Hello again. I know it’s only been a day, but I thought about you all night long. I had to let you know about mooooore pedals. As you may know, the 2015 NAMM show just ended and many young supple pedals have just been released into the world. While there are far too many to list, I picked my five favorites and compiled a list for you to eye-fondle. Read on, these are in no particular order. Just don’t get your computer keys sticky…
Source Audio – You might already know the Soundblox line of highly tweakable and progammable effects as well as the amazing Hot Hand Controller to control these pedals with a hand sensor. Pretty cool stuff already. This year they brought more stuff to NAMM than I can talk about in one post. The REFLEX expression pedal really stood out for me and is the coolest expression pedal I’ve seen. You can send three simultaneous standard expression (or CV) signals, MIDI continuous controller messages, as well as six LFO wave shapes. With the control panel you can program which outputs are active, the depth and direction of the expression signal, and the curve of the tapers (not sure what they mean, but my guess is the shape of the waveform as it goes down to ‘zero’). You can also assign one of its six LFO wave shapes with expression control over the LFO speed. Plus, the Reflex can save up to 128 pedal configurations, recallable via the onboard controls or external MIDI program change messages. There is so much you can do to your other innocent pedals with that…Just try to tell me that’s not titillating. These guys have been busy!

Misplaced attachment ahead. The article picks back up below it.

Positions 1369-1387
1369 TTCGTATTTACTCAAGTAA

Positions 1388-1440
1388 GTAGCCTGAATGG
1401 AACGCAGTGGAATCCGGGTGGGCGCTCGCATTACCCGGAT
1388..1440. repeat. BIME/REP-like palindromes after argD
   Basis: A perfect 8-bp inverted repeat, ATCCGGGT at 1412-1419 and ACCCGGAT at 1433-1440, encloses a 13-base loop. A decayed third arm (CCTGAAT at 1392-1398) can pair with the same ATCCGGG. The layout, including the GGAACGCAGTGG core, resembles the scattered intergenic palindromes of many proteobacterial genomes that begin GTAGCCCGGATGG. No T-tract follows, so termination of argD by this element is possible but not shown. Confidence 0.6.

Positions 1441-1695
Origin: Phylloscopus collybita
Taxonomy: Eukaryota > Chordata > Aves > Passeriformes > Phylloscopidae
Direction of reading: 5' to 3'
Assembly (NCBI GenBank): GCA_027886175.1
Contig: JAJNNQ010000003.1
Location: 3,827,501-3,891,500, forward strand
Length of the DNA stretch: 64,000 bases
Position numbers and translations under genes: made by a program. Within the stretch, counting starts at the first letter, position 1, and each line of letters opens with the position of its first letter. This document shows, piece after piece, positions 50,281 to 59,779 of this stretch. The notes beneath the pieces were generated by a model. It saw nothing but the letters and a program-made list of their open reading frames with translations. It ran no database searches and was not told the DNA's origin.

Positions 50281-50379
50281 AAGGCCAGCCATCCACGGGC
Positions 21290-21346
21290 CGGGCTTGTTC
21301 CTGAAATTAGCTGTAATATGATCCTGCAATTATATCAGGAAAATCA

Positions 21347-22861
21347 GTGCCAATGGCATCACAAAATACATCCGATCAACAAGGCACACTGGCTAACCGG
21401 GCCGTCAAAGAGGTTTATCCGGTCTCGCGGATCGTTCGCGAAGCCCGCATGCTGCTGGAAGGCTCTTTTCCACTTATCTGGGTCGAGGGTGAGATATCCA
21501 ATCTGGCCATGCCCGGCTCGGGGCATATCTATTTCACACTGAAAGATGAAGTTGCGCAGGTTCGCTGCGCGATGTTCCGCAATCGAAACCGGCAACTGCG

For more info: www.sourceaudio.net
DOD (Digitech) – DOD is smart because they realize they need to compete with all these silly boutique pedal companies abound. They’ve released a few new pedals that show they’re paying attention to the market by adding cooler and more colorful graphics as well as going beyond totally cookie-cutter tones. The pedal that stands out to me is the new Boneshaker, whose circuitry was designed in collaboration with Black Tone Artworks (again showing their awareness of the rise of boutique). This looks like a standard DOD-sized enclosure, but with a lot of tweaky features for maximum phalangeal stimulation . The bonecrusher was designed with drop-tuned or extended-scale guitars, baritone guitar, and bass in mind, so the 3 band parametric EQ gives you a lot of low-end versatility with independent low level, low frequency, mid level, mid frequency, high level and high frequency controls. The most interesting feature is the depth control. A depth on a distortion pedal? I know it sounds weird, but it adds low frequency growl. Do you want your bass to be mean? Turn that shit up. I’m sure it can make even your puny little normal scale guitar sound pretty ripping too. Check out this demo by Pro Guitar Shop.
For more info: www.dod.com